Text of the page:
Treatment for Sore Throat

If the test comes back positive, antibiotics are the best way to kill streptococcus. Penicillin or amoxicillin in the form of pills or syrups is given to the patient. Ones allergic to penicillin are given its equivalent substitute.

Antibiotics, although effective, can come at a price of their own which is not always monetary. Since they are high in dosage, antibiotics work to kill all bacteria in the throat and not just streptococcus. The killing of good bacteria, in turn, makes one suffer from various side effects like headaches, loss of appetite, nausea, vomiting, etc. These side effects are not severe, but they cause a great deal of discomfort to an already ailing person. This is why the need to complete the course prescribed by the doctor is so stressed upon. Antibiotics, if ingested time and again, can cause a lot of harm to the kidneys. There have been reports of kidney failures due to overuse of antibiotics. Drinking a lot of water during your illness helps flush out toxins formed by antibiotics, thus ridding the body of unwanted clutter and harm.

There are some proven home remedies for people who wish to minimise the side effects of antibiotics and also treat strep throat. Gargling with salt in warm water does wonder to reduce inflammation, whereas green tea with honey has amazing healing properties. Use of turmeric powder in milk is also a proven healer, as well as lukewarm water from time to time helps ease the pain and lubricate the dryness in the throat.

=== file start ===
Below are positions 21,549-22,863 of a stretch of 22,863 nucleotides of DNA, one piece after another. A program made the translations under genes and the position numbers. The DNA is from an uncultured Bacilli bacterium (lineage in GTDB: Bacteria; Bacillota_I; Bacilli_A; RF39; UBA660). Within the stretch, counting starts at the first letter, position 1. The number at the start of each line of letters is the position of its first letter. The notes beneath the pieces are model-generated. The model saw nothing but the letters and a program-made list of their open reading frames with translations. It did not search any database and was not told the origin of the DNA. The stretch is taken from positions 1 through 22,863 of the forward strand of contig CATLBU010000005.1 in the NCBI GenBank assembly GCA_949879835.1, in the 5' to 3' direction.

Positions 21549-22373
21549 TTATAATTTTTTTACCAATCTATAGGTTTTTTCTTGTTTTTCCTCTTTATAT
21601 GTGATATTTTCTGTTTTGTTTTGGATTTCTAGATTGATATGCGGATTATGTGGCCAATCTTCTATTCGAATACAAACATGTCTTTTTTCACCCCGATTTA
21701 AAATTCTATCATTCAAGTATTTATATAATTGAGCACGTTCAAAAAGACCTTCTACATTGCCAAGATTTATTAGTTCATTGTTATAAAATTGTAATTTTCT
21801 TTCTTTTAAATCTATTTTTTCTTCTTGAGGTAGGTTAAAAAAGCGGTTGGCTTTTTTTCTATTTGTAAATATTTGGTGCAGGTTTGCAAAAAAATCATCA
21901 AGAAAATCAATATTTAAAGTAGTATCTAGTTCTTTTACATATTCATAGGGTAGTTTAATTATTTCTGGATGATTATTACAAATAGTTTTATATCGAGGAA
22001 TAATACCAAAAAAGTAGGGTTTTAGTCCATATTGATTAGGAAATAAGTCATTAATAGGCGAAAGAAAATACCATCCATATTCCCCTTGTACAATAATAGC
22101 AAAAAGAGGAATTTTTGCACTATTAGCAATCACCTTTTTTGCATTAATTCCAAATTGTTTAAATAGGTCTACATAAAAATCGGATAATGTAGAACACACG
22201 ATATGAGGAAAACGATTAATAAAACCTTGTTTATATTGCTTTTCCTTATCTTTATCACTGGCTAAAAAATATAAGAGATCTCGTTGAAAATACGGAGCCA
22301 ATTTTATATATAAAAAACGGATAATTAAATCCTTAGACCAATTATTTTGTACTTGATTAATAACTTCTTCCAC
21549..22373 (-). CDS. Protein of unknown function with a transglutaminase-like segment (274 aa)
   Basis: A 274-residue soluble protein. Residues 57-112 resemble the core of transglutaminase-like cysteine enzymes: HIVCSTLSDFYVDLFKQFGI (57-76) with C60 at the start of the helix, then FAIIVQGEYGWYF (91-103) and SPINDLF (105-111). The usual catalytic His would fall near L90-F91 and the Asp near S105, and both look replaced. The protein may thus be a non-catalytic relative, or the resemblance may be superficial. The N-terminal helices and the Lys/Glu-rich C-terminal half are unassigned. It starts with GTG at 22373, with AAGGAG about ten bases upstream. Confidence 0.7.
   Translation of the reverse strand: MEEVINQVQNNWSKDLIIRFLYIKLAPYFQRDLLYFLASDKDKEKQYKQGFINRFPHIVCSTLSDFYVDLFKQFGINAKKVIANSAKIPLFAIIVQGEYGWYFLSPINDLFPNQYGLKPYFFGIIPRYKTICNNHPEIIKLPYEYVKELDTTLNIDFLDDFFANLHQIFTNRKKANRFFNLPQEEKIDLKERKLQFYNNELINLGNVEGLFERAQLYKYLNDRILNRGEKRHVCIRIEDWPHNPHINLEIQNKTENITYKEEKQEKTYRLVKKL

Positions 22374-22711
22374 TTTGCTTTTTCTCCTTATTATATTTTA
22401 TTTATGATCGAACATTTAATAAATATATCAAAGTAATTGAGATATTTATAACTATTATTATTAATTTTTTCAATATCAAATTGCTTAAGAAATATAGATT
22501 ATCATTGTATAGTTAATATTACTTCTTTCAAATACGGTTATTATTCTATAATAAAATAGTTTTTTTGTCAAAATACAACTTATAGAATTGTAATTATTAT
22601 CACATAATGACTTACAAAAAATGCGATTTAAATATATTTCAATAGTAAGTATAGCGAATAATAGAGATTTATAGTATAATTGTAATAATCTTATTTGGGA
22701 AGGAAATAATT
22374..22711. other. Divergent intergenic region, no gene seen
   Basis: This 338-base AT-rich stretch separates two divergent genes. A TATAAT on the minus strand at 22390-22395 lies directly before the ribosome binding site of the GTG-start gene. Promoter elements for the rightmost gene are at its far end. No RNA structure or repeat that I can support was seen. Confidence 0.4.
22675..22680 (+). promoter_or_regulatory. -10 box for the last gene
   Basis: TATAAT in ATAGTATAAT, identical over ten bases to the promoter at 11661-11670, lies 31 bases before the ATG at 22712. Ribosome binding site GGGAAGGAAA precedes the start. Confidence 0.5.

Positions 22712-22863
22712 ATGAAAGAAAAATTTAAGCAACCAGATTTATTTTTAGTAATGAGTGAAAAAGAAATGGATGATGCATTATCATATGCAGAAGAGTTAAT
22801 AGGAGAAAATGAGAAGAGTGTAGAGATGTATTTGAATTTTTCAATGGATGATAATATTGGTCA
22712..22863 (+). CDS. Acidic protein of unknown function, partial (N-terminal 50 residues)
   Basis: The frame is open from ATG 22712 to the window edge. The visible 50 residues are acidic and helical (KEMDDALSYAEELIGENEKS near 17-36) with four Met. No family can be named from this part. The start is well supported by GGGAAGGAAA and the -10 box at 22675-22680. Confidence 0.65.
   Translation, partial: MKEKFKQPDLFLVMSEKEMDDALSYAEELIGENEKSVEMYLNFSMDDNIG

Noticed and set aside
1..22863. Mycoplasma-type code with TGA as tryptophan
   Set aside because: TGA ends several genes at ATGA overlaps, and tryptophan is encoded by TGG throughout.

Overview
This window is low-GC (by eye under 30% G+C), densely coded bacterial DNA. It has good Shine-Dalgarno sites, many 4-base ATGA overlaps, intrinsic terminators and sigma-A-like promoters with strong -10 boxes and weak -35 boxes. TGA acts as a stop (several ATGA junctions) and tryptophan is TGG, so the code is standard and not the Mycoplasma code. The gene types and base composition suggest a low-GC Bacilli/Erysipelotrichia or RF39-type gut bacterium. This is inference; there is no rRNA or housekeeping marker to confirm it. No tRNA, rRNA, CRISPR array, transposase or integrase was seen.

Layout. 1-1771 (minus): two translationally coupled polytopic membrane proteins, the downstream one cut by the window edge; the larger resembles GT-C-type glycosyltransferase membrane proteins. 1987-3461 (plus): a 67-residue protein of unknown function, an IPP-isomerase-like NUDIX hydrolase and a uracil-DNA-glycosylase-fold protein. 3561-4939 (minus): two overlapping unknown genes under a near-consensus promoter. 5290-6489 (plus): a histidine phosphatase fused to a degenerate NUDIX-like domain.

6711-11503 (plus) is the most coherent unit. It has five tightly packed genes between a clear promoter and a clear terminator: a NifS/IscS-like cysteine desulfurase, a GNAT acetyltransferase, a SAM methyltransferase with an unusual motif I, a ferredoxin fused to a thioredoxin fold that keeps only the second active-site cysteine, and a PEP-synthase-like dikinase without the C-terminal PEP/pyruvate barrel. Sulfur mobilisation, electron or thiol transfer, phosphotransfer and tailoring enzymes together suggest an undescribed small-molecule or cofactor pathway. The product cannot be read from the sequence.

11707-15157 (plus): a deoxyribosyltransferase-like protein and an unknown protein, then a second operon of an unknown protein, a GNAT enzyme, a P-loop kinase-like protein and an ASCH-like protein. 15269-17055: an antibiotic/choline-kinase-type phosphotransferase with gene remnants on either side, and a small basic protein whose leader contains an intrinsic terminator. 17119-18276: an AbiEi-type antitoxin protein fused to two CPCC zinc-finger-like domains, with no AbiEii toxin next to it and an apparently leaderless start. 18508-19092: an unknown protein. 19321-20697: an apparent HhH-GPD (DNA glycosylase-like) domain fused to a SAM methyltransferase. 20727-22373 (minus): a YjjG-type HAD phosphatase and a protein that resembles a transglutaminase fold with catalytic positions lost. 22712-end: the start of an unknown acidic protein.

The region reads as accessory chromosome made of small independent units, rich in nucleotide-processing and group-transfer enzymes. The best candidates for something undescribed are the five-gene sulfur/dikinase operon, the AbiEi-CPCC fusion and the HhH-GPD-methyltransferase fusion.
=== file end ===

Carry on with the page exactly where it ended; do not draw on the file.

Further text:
An infection, no matter how minuscule it may seem, always comes with greater threats than we realise. We try ignoring symptoms for as long as we can bear them but regret doing so once they turn into a disease. Strep throat too, like many other conditions comes with its risk factors, ones who could prove life-threatening or damaging beyond repair. Taking our health seriously is the need of the hour. By looking after ourselves, we’re also looking after our near and dear ones. By making our health a priority, we pose an example to others and inspire them to follow in our footsteps. Let’s start taking this seriously, and ensure a better lifestyle for ourselves and those around us, every day.

Sagar Papneja

For me, health is about sustainable living and consuming environmentally conscious food; I am a vegan.